The park we see today was once part of a much greater estate which occupied a considerable area of the north Dublin coast land. The lands were bought incrementally by the Guinness family famous for brewing black stout beer. Benjamin Lee Guinness and Arthur Lee Guinness bought the original lands in 1817. Benjamin Lee bought out his brother’s share of the properties and land. He built many follies, an artificial boating lake, a formal walled garden, a yew walk behind the house and a yew circle. The remnants are still there today. The estate woodland is built on a series of hills and hollows, which include grottoes, bridges and a shell house. Benjamin Lee dies in 1868 and Sir Arthur Edward Guinness inherited the estate. The layout and design we see today owe its origin mainly to Sir Arthur Edward Guinness and his wife Olivia who later became Lord and Lady Ardilaun. By 1907 the estate reached it maximum size. Lord and Lady Ardilaun died between 1915-1925 and the estate was inherited by Bishop Benjamin J. Plunket, the nephew of Arthur Edward, who added a walled fruit garden.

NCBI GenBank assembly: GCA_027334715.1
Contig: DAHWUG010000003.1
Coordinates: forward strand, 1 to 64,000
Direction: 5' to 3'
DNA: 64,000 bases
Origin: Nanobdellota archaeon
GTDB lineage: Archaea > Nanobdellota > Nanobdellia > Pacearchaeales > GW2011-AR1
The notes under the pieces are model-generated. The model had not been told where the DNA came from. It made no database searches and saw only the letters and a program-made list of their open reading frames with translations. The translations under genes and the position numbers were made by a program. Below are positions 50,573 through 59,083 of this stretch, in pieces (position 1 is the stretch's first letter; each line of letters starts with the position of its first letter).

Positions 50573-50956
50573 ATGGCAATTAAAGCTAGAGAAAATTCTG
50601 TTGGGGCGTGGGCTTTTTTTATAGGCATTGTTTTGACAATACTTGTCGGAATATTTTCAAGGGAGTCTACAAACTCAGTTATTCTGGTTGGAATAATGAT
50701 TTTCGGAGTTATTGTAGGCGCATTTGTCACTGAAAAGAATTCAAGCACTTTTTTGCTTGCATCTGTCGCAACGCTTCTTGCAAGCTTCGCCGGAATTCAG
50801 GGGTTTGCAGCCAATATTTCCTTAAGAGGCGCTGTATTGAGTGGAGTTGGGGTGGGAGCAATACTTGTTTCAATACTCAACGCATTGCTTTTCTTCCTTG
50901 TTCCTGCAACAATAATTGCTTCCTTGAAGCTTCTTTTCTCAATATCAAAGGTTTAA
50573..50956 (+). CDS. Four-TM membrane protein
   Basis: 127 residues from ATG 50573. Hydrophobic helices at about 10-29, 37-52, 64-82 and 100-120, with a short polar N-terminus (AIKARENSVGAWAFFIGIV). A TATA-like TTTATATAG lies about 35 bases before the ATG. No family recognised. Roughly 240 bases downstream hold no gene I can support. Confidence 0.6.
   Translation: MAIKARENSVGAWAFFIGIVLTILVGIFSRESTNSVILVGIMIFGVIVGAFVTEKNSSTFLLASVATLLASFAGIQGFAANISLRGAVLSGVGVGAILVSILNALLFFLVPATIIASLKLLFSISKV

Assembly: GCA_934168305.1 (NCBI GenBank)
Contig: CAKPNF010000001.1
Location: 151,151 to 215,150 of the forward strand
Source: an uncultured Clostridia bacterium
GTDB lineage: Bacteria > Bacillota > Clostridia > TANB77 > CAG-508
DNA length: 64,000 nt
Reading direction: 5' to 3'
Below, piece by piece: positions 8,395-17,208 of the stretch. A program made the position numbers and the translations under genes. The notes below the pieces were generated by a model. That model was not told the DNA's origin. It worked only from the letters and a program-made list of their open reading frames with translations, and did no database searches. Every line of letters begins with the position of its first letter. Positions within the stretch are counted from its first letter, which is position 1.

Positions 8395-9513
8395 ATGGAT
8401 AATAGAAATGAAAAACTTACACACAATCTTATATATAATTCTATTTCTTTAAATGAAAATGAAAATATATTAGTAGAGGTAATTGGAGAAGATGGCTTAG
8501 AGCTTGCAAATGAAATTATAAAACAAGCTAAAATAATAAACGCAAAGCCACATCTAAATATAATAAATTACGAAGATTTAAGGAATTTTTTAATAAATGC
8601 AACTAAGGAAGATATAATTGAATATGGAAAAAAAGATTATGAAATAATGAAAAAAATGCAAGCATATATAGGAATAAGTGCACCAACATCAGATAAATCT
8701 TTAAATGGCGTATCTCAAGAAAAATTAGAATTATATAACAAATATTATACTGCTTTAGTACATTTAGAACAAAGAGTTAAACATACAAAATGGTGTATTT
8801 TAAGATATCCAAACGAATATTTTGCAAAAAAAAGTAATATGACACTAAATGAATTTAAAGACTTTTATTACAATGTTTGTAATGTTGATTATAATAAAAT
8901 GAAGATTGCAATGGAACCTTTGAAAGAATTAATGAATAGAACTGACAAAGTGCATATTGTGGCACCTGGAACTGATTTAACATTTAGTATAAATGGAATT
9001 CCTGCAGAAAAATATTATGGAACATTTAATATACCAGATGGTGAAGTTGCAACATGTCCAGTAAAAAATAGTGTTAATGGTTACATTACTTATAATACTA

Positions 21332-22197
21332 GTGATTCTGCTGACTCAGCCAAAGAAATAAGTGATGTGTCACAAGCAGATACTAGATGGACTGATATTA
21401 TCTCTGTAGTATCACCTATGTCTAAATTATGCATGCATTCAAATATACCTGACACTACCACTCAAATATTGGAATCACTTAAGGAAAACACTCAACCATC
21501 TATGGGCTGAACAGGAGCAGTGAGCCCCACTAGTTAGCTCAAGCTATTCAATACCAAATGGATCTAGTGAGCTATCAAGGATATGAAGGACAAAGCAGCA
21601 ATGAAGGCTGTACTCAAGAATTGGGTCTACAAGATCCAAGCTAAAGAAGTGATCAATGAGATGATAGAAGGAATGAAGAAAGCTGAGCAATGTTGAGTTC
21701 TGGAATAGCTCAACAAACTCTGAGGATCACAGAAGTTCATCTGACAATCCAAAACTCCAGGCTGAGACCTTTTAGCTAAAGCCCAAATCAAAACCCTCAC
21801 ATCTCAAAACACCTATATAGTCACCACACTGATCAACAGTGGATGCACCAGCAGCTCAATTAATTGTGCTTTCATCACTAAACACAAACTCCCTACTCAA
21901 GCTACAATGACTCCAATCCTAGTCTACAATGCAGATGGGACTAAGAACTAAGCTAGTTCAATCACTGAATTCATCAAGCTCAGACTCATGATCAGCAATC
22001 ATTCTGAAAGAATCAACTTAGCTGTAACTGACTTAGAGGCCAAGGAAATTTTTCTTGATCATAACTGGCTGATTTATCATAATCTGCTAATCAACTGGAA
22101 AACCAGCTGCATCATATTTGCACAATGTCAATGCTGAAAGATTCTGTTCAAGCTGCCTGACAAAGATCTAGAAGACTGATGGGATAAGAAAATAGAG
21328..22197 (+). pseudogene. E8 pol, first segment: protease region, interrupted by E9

In 1932 the estate was put up for sale by Bishop Benjamin J. Plunket. In 1936 Dublin City purchased the land